27th Sunday in Ordinary Time - Fidelity in a Broken World

Today we see two examples of both the blessings and responsibilities of marital fidelity:  one from the book of Genesis and the other from the Gospel of Mark. Both readings are particularly signifcant in light of recent discussions concerning marriage, divorce, remarriage, and strict fidelity to law versus compassion for God's people. 

 
Perhaps to get a clearer understanding of the issues involved, we should look more closely at our Scriptures today and try to grasp the totality of what's going in each of the readings.

There are two creation stories in Genesis, The narrative of today's First Reading is the second account.  In the first (Genesis 1: 1-2:4), the man and woman are created in one act - they are called 'Adam.'  But in this second account, the man is created first.  The woman is created from the man's own body. This is not a creation story of subordination by sequence and priority - the man first, then the "lesser"  woman.  Instead, this is a story of deep intimacy between the two.  She is not created from his foot so that he would dominate over her, nor is she created from his head so that she would rule over him.  She comes from where his heart is.  They are "one flesh" which, in the original language, suggests a new personality.  In marriage a new personality is being formed.  To achieve this unity while still respecting the uniqueness and even the idiosyncrasies of each, is a feat of great love and labor.

In Mark, it is important for us to capture the spirit of the times in which Jesus lives to help get an understanding of what is going on in the story.  In Jesus' world, marriage was a way of binding together two families; the families arranged the marriage of their children.  The couple remained children of the parents and docile to their decisions.

Just as children did not choose their parents, neither did they choose their spouses.  The view was that through the parents, God chose the partners in marriage.  This is why divorce would not have been acceptable; it separates two families.  In a culture where honor and shame play such important roles, a divorce would bring shame on the bride's family and the men in her family would be shamed.  In this world view, a divorce would not shame the wife, but her male family members.  They would have to avenge the insult with resulting feuds and bloodshed.  To avoid this tragedy, divorce was forbidden. 

The discussion with the disciples that follows adds a complication; the divorced couple might remarry.  Mark highlights the situation in which the woman (or her family) might initiate the divorce. The shame on the husband's family would have dire consequences.  And since a woman could not live alone in this society, a divorce necessarily meant another marriage.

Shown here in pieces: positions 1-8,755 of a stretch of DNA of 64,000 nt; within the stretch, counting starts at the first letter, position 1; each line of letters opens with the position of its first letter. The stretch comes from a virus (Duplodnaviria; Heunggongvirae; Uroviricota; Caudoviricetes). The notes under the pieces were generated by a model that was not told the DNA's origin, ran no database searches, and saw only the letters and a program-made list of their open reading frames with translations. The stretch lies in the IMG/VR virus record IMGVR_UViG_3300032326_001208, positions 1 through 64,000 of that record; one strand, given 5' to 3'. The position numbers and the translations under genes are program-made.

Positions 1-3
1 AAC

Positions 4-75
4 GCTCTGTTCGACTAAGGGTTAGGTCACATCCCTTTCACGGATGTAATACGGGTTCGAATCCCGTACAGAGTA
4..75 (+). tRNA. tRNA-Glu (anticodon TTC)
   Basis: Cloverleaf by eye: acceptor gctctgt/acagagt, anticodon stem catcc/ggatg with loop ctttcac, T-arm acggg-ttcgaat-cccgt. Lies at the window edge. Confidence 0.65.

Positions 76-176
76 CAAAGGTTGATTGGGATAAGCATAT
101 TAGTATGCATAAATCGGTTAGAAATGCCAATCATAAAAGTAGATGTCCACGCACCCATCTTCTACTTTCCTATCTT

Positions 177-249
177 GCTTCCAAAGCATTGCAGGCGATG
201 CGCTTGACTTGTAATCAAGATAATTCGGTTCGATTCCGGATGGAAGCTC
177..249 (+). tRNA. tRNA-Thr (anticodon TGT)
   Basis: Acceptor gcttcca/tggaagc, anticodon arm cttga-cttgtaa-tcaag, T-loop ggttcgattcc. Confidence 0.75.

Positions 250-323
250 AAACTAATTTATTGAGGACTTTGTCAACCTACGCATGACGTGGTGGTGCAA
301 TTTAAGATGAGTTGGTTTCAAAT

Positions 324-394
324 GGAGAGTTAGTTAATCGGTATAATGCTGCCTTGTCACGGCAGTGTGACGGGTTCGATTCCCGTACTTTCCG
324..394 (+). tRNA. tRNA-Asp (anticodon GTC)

Jesus refers to the Law of Moses in response to the Pharisees who claim that Moses permitted a "man to write a certificate of dismissal and to divorce his wife."  Jesus does not agree.  He says Moses "commanded" that such a letter of divorce be written, "because of your hardness of heart."  Moses required this procedure at a time when men could send their wives off for any reason or for the smallest domestic infraction - such as boredom, her old age, or his falling in love with another woman.  Moses was dealing with an almost illiterate society, so a "written decree" would require a lengthy procedure.  And that is what he wanted, a lengthy procedure to make divorce more difficult.  Moses was actually protecting the rights of women.  The Pharisees tell Jesus, Moses "allowed/permitted" a decree of divorce; Jesus disagrees and tells them Moses "commanded it."  Here Jesus is adding his own teaching.  A woman cannot be cast aside so easily as if she were a commodity, once used to bear offspring, now no longer useful.  He says their relationship is much more sacred, "the two become one flesh" and no one can separate them, because God has joined them. 

Jesus presents the ideal today of a permanent loving relationship that reflects God's intentions for humans from the beginning.  As it says in our Genesis reading, "the two become one flesh."  They are inseparable.  But we humans are weak, ignorant, make rash and immature decisions - and our good intentions sometimes fail miserably.  While Jesus holds out the ideal, he also recognizes our human incompleteness;  our hearts are not fully turned to him, nor do we give our hearts fully to one another.

The Gospel presents the vision of a whole new way of acting and being.  Whether we are married, divorced, single or celibate, we all know how far we are from fully embracing that vision of new life.  We struggle to live the Gospel ideal in all walks of life, including marriage, but we fall short.  Yet, the Lord comforts us with the realization of how much we are loved by our God and the assurance that this love is unbreakable. 

We, as faithful Christians, must deal with personal sin and live in, and be affected by, a broken world.  When the ideal breaks down, we have the mercy of God as a refuge - and that is Jesus' most basic teaching, isn't it?